It shouldn’t be unusual, but Google’s new open-source project Crisis Info Hub, which seeks to help refugees access important information about their journey, feels strangely, purely, good in an industry that has long worried itself more with how to get food to your door faster rather than how to get food on the tables of people who are hungry.
In a welcome change from the traditionally first-world “problems” that the tech industry at large tries to solve, Google’s latest initiative leverages its technical prowess to provide migrants with crucial data including travel conditions, lodging options, danger warnings, and the all-important registration information. It’s a follow-up to the Internet giant’s online fundraiser last month that sought to raise money for the crisis overseas, which managed to collect $5.5 million in just two days.
To further its efforts, Google recognized the importance of information to individuals and families leaving their homes for foreign lands, and decided to do what they do best — search — and put it in the hands of those who need it most. While the majority of the migrant population has access to smartphones, understanding how to use them to their advantage is not always the easiest process. “One issue identified was the the lack of timely, hyperlocal information for refugees,” says Google on its official blog. “Working with the International Rescue Committee and Mercy Corps, we’ve developed an open-source project called “Crisis Info Hub” to disseminate such information in a lightweight, battery-saving way.”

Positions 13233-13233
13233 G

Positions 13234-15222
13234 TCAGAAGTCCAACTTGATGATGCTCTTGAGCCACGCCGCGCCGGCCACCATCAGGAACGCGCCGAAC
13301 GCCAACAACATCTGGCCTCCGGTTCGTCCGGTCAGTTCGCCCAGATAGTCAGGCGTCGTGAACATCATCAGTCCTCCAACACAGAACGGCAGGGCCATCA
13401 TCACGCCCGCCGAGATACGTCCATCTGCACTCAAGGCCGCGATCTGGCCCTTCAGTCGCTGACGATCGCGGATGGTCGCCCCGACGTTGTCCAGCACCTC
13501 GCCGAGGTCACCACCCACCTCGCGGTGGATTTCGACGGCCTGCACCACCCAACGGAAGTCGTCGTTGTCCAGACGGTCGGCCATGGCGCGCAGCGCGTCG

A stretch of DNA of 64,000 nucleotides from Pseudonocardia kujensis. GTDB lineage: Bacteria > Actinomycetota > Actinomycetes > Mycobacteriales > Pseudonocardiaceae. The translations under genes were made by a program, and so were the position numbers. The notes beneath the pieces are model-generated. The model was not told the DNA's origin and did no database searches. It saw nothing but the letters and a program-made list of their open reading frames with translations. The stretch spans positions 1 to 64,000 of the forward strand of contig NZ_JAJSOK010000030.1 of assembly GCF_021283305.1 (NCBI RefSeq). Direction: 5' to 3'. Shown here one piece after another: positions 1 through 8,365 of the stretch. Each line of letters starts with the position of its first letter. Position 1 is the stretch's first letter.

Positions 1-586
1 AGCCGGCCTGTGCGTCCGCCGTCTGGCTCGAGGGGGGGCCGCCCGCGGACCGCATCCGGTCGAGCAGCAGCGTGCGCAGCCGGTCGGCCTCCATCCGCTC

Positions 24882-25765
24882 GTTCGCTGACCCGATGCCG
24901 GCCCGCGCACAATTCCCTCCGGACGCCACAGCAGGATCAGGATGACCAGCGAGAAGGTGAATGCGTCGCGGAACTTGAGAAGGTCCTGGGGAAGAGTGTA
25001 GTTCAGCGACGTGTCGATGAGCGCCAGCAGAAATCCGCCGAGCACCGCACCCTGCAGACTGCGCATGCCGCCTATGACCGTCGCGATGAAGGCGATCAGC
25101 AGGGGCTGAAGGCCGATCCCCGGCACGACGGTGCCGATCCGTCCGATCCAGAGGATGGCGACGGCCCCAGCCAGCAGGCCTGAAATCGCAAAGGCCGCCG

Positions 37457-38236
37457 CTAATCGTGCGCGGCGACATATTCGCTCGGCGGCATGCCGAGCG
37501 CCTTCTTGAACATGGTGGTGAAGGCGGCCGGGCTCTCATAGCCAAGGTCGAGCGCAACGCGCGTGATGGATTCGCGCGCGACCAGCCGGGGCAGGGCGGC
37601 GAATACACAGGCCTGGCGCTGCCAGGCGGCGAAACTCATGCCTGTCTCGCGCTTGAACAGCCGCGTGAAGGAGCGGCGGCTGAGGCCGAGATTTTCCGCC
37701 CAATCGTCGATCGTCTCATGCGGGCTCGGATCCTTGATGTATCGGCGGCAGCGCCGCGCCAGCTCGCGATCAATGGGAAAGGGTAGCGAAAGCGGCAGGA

Simple, straightforward, and totally necessary, the site presents migrants with a wealth of information, ensuring their already-difficult journey is not further complicated by logistical uncertainty once they’ve arrived in various refugee hubs. And due to its open source nature, the entirety of Google’s enormous user base can contribute to the Google docs that are used to populate the Hub.
Currently, the Crisis Info Hub is live in Lesvos, Greece, but Google promises that more locations are soon to be added. Moreover, because most migrants do not primarily communicate in English, Google is “asking anyone who knows the languages spoken by refugees or the countries they’re traveling through to help us improve translations through Google Translate Community.”
Already, the tech company has added Arabic as its 28th language for instant visual translation, but this barely scratches the surface of the thousands of languages spoken across the world.
“In the coming weeks,” Google continues, “we’ll continue to work closely with our partners on the ground to evaluate how else we can bring the best of Google’s resources to help out with this tragic situation.” And hopefully, with such a huge presence in the tech community leading the charge, more companies will follow suit and lend their own expertise to improving the worsening situation across the sea.